OLA School’s long road to a new normal

by Peter Weinberger | pweinberger@claremont-courier.com

The day at Our Lady of the Assumption School started like any other. Parents waited in line to drop of their kids, all bundled up with backpacks and school supplies in hand. However, February 8 was clearly different because it marked the school’s first official day open since the pandemic began in March 2020. The day was the result of months of planning and preparation to establish a safe and secure environment for a return to in-school learning.

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What makes the school’s system unique is the absence of a one-size-fits-all philosophy. During the planning phase, parents were asked whether they preferred in-home or in-school teaching for their children. Just over 60 percent (64 students) ended up returning to school, but that didn’t mean in-home students would be left behind.

Principal Bernadette Boyle explained how they prepared. “The teachers collaborated extensively in each grade and between grades on their daily schedules and on content. Curriculum was established, with resources, books and materials in all subjects that allow the teachers to follow standards.”

On OLA’s first day back, it was easy to see the excitement from both students and teachers as some had not connected with school friends in months. In the classroom, desks were surrounded by plastic windows, with students spaced six feet apart. If anything, the arrangement helped students stay focused in their small, handmade cubbies. But what was most impressive was how OLA used technology to connect the students regardless of location.

Ms. Boyle explained how it all works. “In all grades, we are providing distance and in-person [learning] simultaneously. We’ve purchased extra equipment and furniture with the teachers using multiple screens and devices for instruction (laptops, monitors, iPads, document cameras). It’s quite a sophisticated operation through Zoom that allows them to monitor engagement switching between themselves, the students and presentations.”

This structure allows teachers to provide instruction to multiple classes and in-home students simultaneously. “Right now in first grade where we have two classes, we chose to team teach; while one leads the instruction, the others support each other by engaging in-person and distance students. One focuses on math, the other on English Language Arts, which is modeled on how we successfully taught kindergarten for many years,” said Ms. Boyle.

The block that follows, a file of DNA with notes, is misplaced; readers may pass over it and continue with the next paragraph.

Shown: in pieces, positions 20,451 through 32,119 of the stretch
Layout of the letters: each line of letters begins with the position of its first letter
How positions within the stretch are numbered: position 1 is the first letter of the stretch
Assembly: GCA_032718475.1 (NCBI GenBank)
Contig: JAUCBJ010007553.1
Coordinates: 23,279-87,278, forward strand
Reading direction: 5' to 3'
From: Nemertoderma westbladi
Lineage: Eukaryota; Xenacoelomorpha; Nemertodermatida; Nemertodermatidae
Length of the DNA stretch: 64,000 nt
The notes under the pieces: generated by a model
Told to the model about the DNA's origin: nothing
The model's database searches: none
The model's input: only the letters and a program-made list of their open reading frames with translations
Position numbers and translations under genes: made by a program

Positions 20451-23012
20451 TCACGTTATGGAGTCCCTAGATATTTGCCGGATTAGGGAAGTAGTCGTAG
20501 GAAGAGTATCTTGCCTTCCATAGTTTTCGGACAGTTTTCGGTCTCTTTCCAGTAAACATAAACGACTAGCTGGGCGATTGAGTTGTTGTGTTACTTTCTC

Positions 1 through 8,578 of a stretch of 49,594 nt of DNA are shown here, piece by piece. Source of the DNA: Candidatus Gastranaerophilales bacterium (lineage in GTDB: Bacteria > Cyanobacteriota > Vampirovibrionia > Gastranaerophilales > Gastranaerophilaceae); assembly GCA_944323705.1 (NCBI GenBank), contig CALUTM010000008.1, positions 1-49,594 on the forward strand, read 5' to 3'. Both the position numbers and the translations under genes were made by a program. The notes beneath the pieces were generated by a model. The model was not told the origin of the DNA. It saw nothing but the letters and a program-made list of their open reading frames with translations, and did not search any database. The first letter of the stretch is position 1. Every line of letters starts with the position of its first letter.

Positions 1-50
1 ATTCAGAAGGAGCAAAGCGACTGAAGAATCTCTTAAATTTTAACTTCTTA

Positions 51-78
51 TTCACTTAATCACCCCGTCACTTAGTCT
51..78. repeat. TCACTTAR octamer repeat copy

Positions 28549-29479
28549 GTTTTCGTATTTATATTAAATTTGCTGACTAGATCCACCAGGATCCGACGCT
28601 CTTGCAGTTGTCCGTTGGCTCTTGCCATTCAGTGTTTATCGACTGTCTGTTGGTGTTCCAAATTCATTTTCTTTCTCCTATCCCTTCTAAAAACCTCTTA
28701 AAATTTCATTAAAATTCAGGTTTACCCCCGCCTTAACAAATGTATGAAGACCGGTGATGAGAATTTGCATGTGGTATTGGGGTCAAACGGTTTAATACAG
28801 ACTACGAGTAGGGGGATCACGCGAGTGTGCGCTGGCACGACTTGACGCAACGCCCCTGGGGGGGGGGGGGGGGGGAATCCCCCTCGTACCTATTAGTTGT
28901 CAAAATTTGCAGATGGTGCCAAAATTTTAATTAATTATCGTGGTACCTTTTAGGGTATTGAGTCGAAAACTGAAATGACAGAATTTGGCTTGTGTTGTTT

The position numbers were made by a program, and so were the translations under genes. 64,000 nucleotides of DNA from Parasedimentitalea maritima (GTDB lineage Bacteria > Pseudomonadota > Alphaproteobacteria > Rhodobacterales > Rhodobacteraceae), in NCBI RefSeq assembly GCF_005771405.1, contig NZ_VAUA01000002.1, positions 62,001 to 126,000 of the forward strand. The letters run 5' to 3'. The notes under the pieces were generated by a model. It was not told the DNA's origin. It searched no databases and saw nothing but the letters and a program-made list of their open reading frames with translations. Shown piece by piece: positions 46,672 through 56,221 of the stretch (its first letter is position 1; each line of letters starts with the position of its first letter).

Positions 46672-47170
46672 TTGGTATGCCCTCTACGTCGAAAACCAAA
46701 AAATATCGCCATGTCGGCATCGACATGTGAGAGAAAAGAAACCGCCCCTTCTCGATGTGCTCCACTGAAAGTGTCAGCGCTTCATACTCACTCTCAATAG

Another key component in keeping everyone as safe as possible was avoiding doing too much at one time. School ends at noon, no meals or lunch are served, yet students get plenty of water and bathroom breaks, all in an effort to minimize close contact. After the students return home, online-only classes begin again at 1:15 p.m., as the teachers resume teaching small groups for all students.

OLA instructors have also collaborated with other Catholic school teachers from Santa Barbara, Ventura and San Diego counties. As a result, they have received sound advice on how to organize and adjust schedules to best fit student needs. OLA also adopted familiar learning management systems such as Canvas and Seesaw to stabilize the ways teachers and students interact.

Of course, much of the process is expensive, especially since all students need an iPad or laptop to participate, in addition to modifying classrooms to incorporate all the technology.

In the end, Ms. Boyle has “enormous gratitude to the teachers and staff at OLA, who have been so responsive and continued to work together closely throughout the pandemic.”

Most of us agree that when to retrun to the classroom has been a hot-button issue. Opinions vary greatly. A current COURIER poll of 358 respondents was split evenly between whether to return to school or wait until health officials approve opening again. The good news is that L.A. County is making solid progress in lowering new case numbers.

Whether you agree or disagree that it’s time to bring students back—with adequate limits and restrictions—OLA is prepared for the opening of school.


Like CUSD, Webb Schools is waiting for new guidelines from L.A. County before opening.


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